Thankfully, my work and that of my colleagues continued beyond those historic actions. We worked to forge a second UN resolution -- led by Brazil, Chile, Colombia, and Uruguay, again with strong U.S. support -- which was passed in Geneva in 2014,. In addition to working as a part of U.S. delegations promoting these universal values around the world, I also worked with various other nations and countless parts of the State Department to ensure that this work would be integrated more broadly.

However, nothing has touched me more than to meet the brave LGBTI human rights defenders that work day in and day out on these issues in places where life for LGBTI people is dangerous, far more so than it is here at home. In Montenegro, I met with activists that have been attacked on the street and at their LGBTI center by right-wing groups, despite their government taking important positive steps. They told me that action at the UN not only makes them feel safer, but has helped open more space to engage on these issues at home. And in 2015, I had the privilege to be in the chamber when Ambassador Power and the Chilean Ambassador to the UN hosted the first-ever Security Council Arria Briefing on LGBTI issues. This important meeting brought international attention to ISIL’s brutal campaign against LGBTI people including throwing gay men off tall buildings, just because of who they love. These moments, and many like them, have seared into my mind just how essential this work is.

Despite continued reticence from some UN members, I am convinced that we have built a space to address human rights violations against LGBTI people at the UN and can use this platform not only to speak out, but to expand international consensus that lesbian, gay, bisexual, transgender, and intersex people deserve to be treated the same as everyone else. As an openly gay man , being able to do this work for my LGBTI brothers and sisters around the world has been the most fulfilling thing I have ever done.

IO Assistant Secretary Sheba Crocker presenting the UN Association “Tex Harris” Human Rights & Diplomacy Award to Dr. Reisser for his work on LGBTI human rights, along with UNA-NCA President Ambassador Donald T. Bliss, and UNA-NCA Executive Director Paula Boland. [Image courtesy of Wesley Reisser]

The critics are many, including many here in the United States. They not only criticize the United Nations, but also the United States’ engagement at the United Nations, including on LGBTI issues. I know, however, that the work being done right now on these issues remains as important as ever. Hopefully someday full acceptance will come for everyone to live their lives open and honestly, like I can do here.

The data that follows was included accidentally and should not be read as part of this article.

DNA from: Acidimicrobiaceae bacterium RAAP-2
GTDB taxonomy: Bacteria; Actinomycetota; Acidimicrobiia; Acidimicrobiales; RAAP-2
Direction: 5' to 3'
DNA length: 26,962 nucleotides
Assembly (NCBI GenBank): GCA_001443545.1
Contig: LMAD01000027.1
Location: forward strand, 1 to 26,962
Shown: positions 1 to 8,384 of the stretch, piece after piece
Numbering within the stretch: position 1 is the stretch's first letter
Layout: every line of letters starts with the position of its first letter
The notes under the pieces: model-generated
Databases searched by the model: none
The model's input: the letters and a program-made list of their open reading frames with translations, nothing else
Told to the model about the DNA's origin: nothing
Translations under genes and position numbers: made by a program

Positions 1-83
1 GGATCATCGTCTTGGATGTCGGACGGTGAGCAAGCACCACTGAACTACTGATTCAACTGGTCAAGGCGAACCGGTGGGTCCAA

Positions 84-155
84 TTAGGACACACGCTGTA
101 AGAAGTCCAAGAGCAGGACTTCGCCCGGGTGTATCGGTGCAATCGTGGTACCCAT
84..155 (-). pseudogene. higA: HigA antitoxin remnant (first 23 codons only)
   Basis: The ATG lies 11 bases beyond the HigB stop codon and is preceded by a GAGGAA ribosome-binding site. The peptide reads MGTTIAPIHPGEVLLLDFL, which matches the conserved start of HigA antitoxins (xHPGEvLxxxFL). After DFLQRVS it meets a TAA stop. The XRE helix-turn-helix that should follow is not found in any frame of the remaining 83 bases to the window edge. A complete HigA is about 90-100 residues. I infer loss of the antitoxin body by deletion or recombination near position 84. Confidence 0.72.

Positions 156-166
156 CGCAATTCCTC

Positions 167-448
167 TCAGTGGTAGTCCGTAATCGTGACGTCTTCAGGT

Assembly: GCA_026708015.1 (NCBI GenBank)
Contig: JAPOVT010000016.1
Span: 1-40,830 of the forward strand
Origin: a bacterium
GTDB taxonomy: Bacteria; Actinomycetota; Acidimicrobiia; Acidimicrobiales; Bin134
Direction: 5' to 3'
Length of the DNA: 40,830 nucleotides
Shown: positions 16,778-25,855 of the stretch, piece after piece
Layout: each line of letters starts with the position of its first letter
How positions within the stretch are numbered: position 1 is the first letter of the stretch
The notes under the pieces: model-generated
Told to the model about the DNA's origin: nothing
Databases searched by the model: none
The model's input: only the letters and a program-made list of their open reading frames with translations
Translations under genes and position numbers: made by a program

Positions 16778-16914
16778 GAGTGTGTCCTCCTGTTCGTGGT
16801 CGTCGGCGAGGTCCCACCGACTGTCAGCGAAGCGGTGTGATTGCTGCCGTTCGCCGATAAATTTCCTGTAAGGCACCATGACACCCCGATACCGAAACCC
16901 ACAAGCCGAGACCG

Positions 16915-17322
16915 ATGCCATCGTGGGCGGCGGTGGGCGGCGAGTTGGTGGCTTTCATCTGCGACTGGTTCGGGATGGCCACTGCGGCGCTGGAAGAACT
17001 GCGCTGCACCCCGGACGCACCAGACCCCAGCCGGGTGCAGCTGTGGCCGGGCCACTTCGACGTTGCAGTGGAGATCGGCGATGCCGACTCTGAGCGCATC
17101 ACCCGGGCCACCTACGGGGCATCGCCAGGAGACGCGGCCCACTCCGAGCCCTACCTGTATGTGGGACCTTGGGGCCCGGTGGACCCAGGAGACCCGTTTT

About the Author: Dr. Wesley Reisser serves as Senior Foreign Affairs Officer in the Bureau of International Organizations at the U.S. Department of State.

Editor's Note: This story is part of a series for 2016 Pride Month, focusing on the careers and journey's of foreign affairs professionals working on foreign policy at the U.S. Department of State. It also appears in the Department's Modern Diplomacy publication on Medium.com.

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Patrick W.
|
Maryland, USA
June 28, 2016
Too make people feel safer we should stop selling "Guns" too people that have no right too own one. People are just to violent now a days , especially the one's that openly preach hate of the LGBT people in our countries. People here in America should have thorough back ground checks and made to take classes in Gun Violence, the uses of Fire Arms Safety , and a mental health check-up by a doctor with in the past year that says their not a public threat or on drugs , before selling them a dangerous weapon. If they can afford a gun they can afford to go too a doctor and have a check-up and take classes too own one ! For everyone's safety ! I liked your post . I wish more people were like you Wesley.